“The marginal generation has become more important because our relationship with technology is very different; it hasn’t accelerated as fast as it was back then, and so someone born at the beginning and at the end of the generation you share in common,” says Napoli. “But if you look today at the technology that is out there for the end of Generation Z versus the beginning of Generation Z, they are very different and their experiences of coming of age will be very different, because by the time Generation Z gets younger into adulthood, the metaverse might be here.”

The result is a breakdown of this nostalgia, which means that if trends may have been running in a 20-year cycle before, they now have a revival closer to the 10 to 15 year range. This old-fashioned aphorism about sitting toward a revival of something you experienced the first time is becoming hard to live with—and most importantly, it leads one to wonder if we’re on the brink of rock bottom when it comes to new ideas.

“Now, I feel like we’re in the late ’80s to the early 2000s, and I’m just like, ‘We don’t have anything else to point to?’ We’re exhausted from the ’60s, ’50s, ’70s, ’80s, ’90s, and we’re in the 2000s now. Let’s go back again?” Prescod asks. “It doesn’t seem like we should be this close. If we don’t have any original ideas outside of that, I worry about what people are getting inspired by now.”

To participate or not to participate: that is the question

We’ve been so flooded with new hashtags to try it out, it’s no surprise that the idea of ​​sharing trends is starting to feel overwhelming for all generations. General Z he is They’re still interested in trends, but according to Naples, their approach to these popular hashtags is centered around the idea of ​​finding community rather than constantly changing style — and thus, those aesthetics that include lifestyle. They even built a platform, the Aesthetics Wiki, to share and name all the different subgenres. “Generation Z is really looking at social platforms to find camaraderie, find themselves and feel like they know themselves, and part of that is finding like-minded people online,” she says.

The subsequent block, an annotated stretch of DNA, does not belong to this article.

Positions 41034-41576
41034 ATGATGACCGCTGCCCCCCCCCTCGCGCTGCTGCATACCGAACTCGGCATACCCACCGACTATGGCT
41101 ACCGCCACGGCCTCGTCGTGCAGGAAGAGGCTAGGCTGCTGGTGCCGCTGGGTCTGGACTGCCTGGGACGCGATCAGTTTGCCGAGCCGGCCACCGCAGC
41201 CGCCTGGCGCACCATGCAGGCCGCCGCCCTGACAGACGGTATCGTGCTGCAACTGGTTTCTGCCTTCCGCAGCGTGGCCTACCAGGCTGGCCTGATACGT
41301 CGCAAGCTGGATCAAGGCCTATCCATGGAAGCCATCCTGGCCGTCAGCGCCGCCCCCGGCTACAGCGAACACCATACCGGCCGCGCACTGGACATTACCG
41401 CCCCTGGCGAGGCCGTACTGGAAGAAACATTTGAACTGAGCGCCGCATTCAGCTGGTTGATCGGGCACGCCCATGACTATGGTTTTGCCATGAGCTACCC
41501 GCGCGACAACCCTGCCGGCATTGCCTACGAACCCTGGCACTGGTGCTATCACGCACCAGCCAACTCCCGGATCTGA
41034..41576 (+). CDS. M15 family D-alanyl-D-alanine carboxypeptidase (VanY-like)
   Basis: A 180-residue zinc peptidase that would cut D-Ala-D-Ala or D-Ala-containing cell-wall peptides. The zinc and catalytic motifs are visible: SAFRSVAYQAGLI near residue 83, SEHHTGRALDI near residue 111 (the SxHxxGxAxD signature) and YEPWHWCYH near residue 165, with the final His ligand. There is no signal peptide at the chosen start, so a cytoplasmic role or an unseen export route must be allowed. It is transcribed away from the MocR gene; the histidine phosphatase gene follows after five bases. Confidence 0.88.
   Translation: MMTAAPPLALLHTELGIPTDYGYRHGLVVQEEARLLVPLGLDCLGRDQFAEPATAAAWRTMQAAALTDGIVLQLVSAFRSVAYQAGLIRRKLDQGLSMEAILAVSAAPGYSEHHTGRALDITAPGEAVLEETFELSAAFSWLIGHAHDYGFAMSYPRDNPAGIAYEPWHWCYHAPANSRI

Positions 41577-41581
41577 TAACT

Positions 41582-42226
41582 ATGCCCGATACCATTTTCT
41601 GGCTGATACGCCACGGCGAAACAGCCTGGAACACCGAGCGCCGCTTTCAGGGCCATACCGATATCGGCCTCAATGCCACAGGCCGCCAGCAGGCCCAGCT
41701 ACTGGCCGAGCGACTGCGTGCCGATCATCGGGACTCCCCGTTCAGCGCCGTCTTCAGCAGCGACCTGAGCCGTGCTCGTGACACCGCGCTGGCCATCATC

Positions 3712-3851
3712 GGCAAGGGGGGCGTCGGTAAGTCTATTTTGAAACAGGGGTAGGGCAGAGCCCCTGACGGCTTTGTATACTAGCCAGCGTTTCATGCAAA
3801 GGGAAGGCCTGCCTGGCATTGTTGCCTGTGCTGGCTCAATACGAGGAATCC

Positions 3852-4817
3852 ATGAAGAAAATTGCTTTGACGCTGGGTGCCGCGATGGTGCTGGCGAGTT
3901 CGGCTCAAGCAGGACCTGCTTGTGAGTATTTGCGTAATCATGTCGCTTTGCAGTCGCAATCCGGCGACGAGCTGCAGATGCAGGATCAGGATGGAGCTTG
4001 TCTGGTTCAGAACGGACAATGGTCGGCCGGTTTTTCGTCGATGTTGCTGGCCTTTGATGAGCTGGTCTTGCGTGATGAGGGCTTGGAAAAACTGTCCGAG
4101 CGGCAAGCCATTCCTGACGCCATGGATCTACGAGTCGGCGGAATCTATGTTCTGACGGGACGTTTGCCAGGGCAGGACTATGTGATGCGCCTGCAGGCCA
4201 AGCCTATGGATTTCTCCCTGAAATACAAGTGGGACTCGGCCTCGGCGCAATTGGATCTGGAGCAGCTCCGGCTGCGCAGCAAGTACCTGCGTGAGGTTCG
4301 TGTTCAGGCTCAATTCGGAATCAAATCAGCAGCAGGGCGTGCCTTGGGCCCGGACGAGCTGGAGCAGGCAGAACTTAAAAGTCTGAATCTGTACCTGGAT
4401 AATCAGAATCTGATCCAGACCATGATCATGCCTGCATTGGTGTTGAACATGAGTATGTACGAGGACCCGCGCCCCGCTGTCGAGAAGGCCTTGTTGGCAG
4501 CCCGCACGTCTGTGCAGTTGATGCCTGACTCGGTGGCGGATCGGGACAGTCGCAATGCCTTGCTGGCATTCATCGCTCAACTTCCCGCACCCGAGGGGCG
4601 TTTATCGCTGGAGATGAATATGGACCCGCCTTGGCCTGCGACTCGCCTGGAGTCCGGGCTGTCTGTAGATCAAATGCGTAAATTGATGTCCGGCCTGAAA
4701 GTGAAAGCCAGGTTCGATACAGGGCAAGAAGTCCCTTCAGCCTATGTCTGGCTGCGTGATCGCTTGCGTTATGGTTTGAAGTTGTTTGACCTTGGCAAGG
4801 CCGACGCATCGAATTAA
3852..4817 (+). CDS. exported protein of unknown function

“This umbrella term for ‘core’ aesthetics: If I’m a ‘cottagecore’, what does that mean? It helps me get to know other people who might be like-minded, and it helps me find people who share interests, values ​​and things like that,” explains Napoli. “There is this appetite for nurturing our lives, for making our lifestyles and who we fit into an umbrella term so that we can understand it, and we can build a community around it. This appetite is really a trend focused on Generation Z, not a millennial trend.”

Maybe it’s time we think more like Gen Z: so that the following blanket terms evoke a sense of community for you – I personally am waiting for #BlairWaldorfCore, but this might just sit under the already existing #oldmoneyaesthetic (388 million views on TikTok this year) – feel free to checkout The next wave of fast fashion hashtags is sure to arrive in fall.